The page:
In their search for new gene diagnostics, cardiologists areborrowing the ras gene from oncologists to use as a geneticmarker for a hereditary form of cardiac arrhythmia.

At least 300 extended families in the United States have longQT syndrome (LQT), which is characterized by sudden deathdue to irregular heartbeats. Although LQT is treatable, therehas not been a straightforward diagnostic to identify high-riskindividuals.

Now, writing in today's Science, University of Utah researchersreport an extremely high correlation between LQT and an H-rasDNA marker.

In the same issue, oncologists are proposing to use p53 tumorsuppressor gene probes to screen urine samples for bladdercancer.

Dr. Bert Vogelstein from Johns Hopkins University in Baltimoreand his colleagues report that they have found p53 mutationsin 11 of 18 bladder cancer tumors. Using polymerase chainreaction (PCR) analysis, the researchers also identified mutatedp53 tumor cells in the urine of three patients with bladdercancer.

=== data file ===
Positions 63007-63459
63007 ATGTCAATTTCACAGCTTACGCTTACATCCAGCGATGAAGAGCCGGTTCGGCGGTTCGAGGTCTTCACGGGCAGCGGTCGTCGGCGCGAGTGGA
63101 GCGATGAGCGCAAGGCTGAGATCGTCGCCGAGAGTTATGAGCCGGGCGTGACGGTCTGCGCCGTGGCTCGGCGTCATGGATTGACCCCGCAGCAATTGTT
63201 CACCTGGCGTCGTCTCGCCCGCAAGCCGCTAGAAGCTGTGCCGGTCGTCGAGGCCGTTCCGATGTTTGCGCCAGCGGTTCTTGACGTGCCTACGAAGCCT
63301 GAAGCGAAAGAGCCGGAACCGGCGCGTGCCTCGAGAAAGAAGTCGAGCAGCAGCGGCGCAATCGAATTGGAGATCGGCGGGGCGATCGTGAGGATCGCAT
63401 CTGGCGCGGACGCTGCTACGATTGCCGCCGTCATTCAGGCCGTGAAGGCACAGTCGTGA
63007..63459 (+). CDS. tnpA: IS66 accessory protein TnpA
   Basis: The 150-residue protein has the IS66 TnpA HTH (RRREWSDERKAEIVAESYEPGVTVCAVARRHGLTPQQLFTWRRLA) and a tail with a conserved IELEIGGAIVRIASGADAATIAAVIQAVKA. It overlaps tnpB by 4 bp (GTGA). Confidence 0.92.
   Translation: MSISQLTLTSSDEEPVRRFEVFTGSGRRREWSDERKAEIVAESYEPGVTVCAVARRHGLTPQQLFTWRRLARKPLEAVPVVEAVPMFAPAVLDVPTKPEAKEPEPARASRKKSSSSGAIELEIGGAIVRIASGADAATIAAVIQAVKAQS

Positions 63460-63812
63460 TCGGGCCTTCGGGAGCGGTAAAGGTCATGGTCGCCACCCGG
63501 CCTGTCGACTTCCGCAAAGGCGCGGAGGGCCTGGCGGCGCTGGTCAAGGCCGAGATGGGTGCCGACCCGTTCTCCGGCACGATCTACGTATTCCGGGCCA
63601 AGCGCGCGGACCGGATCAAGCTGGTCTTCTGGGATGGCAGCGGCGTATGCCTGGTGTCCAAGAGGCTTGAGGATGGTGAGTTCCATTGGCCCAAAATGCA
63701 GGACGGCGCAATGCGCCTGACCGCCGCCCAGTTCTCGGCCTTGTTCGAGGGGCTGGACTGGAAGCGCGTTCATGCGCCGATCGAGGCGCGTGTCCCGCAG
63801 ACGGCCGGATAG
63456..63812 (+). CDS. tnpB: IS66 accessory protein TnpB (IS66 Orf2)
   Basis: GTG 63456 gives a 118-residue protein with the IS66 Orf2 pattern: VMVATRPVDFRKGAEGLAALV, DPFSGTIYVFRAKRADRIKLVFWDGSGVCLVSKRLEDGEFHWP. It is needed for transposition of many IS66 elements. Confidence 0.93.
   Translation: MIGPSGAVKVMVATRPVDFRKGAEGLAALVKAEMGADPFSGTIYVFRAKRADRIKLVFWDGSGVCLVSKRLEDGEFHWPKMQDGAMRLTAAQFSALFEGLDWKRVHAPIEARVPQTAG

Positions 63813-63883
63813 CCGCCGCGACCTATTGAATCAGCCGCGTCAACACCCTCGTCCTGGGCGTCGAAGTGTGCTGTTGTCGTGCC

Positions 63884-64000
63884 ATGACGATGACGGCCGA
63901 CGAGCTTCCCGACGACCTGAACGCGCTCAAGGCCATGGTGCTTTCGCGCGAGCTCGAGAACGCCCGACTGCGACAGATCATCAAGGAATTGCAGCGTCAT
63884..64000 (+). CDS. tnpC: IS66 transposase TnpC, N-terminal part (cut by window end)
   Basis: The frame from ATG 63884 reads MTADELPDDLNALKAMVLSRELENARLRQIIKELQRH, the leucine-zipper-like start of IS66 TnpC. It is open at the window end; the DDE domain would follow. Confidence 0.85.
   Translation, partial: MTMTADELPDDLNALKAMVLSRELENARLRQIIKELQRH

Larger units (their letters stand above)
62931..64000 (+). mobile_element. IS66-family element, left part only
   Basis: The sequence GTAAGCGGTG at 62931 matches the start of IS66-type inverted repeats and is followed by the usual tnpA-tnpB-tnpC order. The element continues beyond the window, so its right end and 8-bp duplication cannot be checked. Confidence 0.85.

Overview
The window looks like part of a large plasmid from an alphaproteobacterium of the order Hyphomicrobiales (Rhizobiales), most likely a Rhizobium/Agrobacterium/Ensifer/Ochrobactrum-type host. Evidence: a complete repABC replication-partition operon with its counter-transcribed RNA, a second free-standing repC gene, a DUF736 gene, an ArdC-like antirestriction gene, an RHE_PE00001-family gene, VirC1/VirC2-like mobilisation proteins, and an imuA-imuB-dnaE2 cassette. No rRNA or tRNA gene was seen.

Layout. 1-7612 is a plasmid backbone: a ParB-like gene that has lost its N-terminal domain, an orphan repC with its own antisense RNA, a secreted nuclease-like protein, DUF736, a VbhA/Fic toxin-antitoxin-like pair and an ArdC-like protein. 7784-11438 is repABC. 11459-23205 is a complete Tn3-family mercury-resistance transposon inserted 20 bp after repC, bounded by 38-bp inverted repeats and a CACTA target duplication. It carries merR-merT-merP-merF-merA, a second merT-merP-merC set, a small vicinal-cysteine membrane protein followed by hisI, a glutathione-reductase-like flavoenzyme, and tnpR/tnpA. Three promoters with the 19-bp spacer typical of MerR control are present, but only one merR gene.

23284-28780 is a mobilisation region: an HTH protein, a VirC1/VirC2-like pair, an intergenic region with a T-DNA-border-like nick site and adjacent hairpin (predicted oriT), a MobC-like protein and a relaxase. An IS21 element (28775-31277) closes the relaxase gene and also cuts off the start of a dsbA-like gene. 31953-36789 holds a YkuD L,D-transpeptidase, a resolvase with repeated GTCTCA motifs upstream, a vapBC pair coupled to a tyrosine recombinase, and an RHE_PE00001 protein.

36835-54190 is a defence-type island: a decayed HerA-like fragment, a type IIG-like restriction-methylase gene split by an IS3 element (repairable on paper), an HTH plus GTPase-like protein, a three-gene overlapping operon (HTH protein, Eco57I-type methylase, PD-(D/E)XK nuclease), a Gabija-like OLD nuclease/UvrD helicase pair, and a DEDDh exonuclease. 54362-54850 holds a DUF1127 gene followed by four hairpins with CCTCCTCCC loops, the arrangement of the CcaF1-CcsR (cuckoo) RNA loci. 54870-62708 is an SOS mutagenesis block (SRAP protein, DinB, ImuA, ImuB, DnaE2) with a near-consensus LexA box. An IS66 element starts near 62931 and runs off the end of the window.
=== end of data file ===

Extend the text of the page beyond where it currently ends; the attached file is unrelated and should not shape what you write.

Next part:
These findings suggest the ability to screen urine samples todiagnose or monitor bladder cancer, a disease that strikesabout 18 people per 100,000 each year. The authors suggestthat lung, colon and cervical tumors, all of which also shed cells,may be monitored using a similar technique.


Ribi Immunochem Research Inc. of Hamilton, Mont., announcedThursday that its Detox adjuvant works at least 10 times aswell as alum in promoting a response to malariacircumsporozoite antigen (CS) vaccines.

The results, published in the April 27 issue of the Lancet,reflect a Phase I clinical study conducted by Ribi, SmithKlineBeecham, and the U.S. Army and Navy. Phase II testing isunder way.

Detox, which contains bacterial lipid (fat) and cell wallfractions, works by priming the body to produce an immuneresponse to a given vaccine. Ribi (NASDAQ: RIBI) hascollaborations to develop 17 "new-generation vaccines" fordiseases such as influenza, hepatitis, herpes, Lyme disease andAIDS.

In a related development, scientists from the Naval MedicalResearch Institute and the National Institutes of Healthdescribe in today's issue of Science an improved malariavaccine consisting of both CS and sporozoite surface protein 2(SSP2). Mice vaccinated with both CS and SSP2 were fullyprotected from malaria infection. -- CTV

-- Carol Talkington Verser, Ph.D. Special to BioWorld

(c) 1997 American Health Consultants. All rights reserved.